Can I Be Forced to Pay for My Estranged Father’s Funeral?

Dear Penny,

Should I get a life insurance coverage policy for my separated dad? My dad remains in his mid-50s and doesn’t have the very best health. We are not really close. We text periodically, and I see him perhaps two times a year. 

He is not wed. However, he has actually coped with the very same female for 12 years. I’m uncertain how common-law marital relationships work, so I’m questioning if the funeral expenses will be up to me rather of her, because I am his only kid. 

If so, I’d like to be prepared with a life insurance coverage policy, as I understand he doesn’t have one. And if I do pursue this, how do I approach my separated dad about this?


Dear C.,

You won’t be required to spend for your dad’s funeral service if you don’t sign an agreement with a funeral house. But because you’re the only kid, you’re most likely your dad’s near relative, although he’s coped with his partner for 12 years. Very couple of states acknowledge common-law marital relationship. Even in those that do, seldom will a relationship fulfill the requirements, no matter the length of time the couple cohabited.

Suppose you declined to spend for your dad’s last expenditures. If his estate didn’t have the cash to cover the expenses and nobody else stepped up to pay, the county coroner or another regional company would most likely manage the burial or cremation. There wouldn’t be a funeral service.

So prior to I get to your concern about whether to purchase life insurance coverage on your dad, my concern for you is: What do you believe you owe him?

I don’t believe biology obliges you to spend for your father’s funeral service if he was never ever really included with your life or if he did something really outright. But because you do have a relationship, albeit a stretched one, I’ll presume that you feel some obligation.

If you decided to purchase a life insurance coverage policy on your dad, you’d require his permission. But if the objective is just to cover last expenditures, I’m uncertain that purchasing life insurance coverage is the ideal relocation.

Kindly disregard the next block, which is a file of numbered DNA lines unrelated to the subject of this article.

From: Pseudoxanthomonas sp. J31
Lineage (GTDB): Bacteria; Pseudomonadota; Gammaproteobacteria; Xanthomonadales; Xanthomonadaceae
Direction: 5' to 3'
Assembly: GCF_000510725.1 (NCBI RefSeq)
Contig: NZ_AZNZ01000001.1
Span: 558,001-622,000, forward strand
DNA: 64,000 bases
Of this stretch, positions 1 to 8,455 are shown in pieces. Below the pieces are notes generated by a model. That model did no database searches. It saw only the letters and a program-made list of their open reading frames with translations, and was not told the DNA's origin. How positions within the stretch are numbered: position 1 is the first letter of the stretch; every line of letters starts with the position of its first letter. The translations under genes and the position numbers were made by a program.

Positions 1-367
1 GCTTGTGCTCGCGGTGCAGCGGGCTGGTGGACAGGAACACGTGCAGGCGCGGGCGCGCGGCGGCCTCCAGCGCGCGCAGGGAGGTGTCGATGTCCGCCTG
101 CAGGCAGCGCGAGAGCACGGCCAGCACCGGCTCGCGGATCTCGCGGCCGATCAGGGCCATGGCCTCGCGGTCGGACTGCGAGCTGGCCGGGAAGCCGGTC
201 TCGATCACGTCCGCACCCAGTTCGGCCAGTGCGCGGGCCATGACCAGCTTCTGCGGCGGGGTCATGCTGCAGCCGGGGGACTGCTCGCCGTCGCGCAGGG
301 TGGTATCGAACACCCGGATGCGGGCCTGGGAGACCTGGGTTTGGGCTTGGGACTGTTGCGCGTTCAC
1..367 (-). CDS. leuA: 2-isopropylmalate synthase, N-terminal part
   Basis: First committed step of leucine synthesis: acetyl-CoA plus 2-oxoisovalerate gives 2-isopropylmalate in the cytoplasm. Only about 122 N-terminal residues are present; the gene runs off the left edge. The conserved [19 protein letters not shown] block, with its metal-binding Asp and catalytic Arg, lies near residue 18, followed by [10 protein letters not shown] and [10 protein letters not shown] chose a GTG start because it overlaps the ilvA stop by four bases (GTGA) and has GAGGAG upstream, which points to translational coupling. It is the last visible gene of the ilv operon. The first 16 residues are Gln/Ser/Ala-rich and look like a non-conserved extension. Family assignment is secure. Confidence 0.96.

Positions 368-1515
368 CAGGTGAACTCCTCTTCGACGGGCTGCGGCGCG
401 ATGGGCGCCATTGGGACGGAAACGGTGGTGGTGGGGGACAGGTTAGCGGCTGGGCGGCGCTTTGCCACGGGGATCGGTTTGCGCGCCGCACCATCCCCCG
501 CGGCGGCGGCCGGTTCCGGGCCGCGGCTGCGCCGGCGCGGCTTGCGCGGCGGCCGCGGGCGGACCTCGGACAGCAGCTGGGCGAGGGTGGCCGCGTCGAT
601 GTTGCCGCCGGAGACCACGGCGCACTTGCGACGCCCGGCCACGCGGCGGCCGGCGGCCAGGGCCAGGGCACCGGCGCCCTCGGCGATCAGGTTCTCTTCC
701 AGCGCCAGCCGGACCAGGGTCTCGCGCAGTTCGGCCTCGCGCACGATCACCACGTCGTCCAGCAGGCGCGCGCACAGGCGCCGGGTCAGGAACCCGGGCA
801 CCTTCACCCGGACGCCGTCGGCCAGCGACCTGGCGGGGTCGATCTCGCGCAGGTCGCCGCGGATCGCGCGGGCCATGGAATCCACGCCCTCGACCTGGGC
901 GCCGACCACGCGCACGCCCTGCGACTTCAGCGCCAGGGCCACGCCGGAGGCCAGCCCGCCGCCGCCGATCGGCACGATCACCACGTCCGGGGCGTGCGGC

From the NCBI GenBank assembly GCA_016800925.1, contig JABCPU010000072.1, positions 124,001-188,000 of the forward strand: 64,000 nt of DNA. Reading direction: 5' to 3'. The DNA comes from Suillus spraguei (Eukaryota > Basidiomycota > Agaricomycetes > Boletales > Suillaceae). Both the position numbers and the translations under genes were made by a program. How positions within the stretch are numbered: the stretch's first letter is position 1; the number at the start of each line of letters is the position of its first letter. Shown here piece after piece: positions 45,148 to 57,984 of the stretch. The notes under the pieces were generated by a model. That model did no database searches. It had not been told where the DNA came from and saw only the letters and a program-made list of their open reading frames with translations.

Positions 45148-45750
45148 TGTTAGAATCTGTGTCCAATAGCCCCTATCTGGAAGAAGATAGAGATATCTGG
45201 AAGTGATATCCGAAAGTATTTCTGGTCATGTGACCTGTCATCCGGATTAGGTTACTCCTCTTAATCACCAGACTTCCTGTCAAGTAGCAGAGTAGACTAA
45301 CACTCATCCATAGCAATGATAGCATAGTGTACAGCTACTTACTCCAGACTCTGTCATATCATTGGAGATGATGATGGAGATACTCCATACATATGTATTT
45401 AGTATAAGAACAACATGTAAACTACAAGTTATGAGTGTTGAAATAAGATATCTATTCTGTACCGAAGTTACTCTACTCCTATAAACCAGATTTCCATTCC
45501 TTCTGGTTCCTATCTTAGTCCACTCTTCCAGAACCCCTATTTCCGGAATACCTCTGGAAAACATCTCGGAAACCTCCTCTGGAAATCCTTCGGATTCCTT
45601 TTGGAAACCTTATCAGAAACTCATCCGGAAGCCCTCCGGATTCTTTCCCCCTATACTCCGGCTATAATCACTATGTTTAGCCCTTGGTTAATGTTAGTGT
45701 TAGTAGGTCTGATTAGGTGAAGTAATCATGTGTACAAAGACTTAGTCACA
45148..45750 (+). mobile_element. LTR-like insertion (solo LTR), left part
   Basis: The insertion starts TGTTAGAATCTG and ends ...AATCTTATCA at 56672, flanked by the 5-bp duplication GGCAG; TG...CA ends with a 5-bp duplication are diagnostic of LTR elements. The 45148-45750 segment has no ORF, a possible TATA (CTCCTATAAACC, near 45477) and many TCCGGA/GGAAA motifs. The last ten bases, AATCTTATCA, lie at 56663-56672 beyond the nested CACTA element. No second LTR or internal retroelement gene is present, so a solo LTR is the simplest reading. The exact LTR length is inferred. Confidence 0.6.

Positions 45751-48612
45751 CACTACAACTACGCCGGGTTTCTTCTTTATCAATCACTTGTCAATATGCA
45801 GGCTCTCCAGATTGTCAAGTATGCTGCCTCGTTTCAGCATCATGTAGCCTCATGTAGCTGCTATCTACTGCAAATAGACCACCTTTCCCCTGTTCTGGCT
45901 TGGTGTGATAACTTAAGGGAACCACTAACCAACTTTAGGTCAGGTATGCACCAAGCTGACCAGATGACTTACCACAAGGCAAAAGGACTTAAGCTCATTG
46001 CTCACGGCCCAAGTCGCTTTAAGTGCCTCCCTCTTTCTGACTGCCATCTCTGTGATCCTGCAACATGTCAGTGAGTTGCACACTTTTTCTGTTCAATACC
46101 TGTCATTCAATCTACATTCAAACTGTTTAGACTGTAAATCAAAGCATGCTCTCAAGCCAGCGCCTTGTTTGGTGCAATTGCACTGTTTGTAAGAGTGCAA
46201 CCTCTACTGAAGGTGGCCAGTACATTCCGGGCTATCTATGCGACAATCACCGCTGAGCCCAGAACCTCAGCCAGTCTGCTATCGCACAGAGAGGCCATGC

A $10,000 policy for a 55-year-old male would cost in between $35 and $55 monthly, according to Lincoln Heritage Life Insurance Co.’s site. That’s fairly costly for a little survivor benefit. Many policies likewise have a two-year waiting duration. That indicates if your dad passed away in the very first 2 years, the business would reimburse the premiums without paying the survivor benefit.

Before you choose whether this makes good sense economically, you require to ask your dad about what, if any, estate preparation he’s done. This isn’t almost who will spend for his funeral one day. As his near relative, you might require to make medical or monetary choices for him if he ends up being incapacitated unless he’s designated another person to act upon his behalf.

There’s no simple method to broach this topic, specifically because you’re not close. Acknowledging the reality that you’re about to go over something tough is frequently a great way to start a hard discussion. Start by stating something like, “Dad, this is something that I really hate to think about, as I’m sure you do. But it’s important to me that I know what you want if you were to get sick or die.”

Your dad’s bad health doesn’t require to be the focus. You might state you’re producing a will and it got you thinking of your father’s last dreams. (It’s OK to fib a bit here to help with the discussion, however even young and healthy grownups require an estate strategy, so get on it if you haven’t currently.)

As morbid as it appears, it’s completely sensible to ask your father concerns like whether he desires a conventional funeral service, his choices about being buried vs. cremated, and whether he has adequate cash in his savings account to make these things occur.

The typical funeral expenses about $9,000, according to the National Funeral Directors Association. But bear in mind that there are a lot of methods to honor somebody’s memory for far less cash. For circumstances, a direct cremation (implying the individual’s remains are instantly cremated without any watching) can cost around $1,000. Then, you might hold an event of life at someplace like a park or the individual’s preferred bar.

If having a fancy funeral service is essential to your dad, maybe you might put the onus on him. Tell him that your funds are restricted. In the worst-case circumstance that he passed away tomorrow, you’d just have $X to invest in a service. You might ask him whether he’s ever thought about life insurance coverage. Or if he has good cost savings, he might make his savings account payable on death to you or whoever he wishes to manage last plans.

Discussing death isn’t simple. But I’m thinking your father is aware of his own death. Understanding what your dad desires, in addition to what your function will be, will set both your minds at ease.

Robin Hartill is a qualified monetary coordinator and a senior author at The Penny Hoarder. Send your difficult cash concerns to [email protected].


A news media journalist always on the go, I've been published in major publications including VICE, The Atlantic, and TIME.

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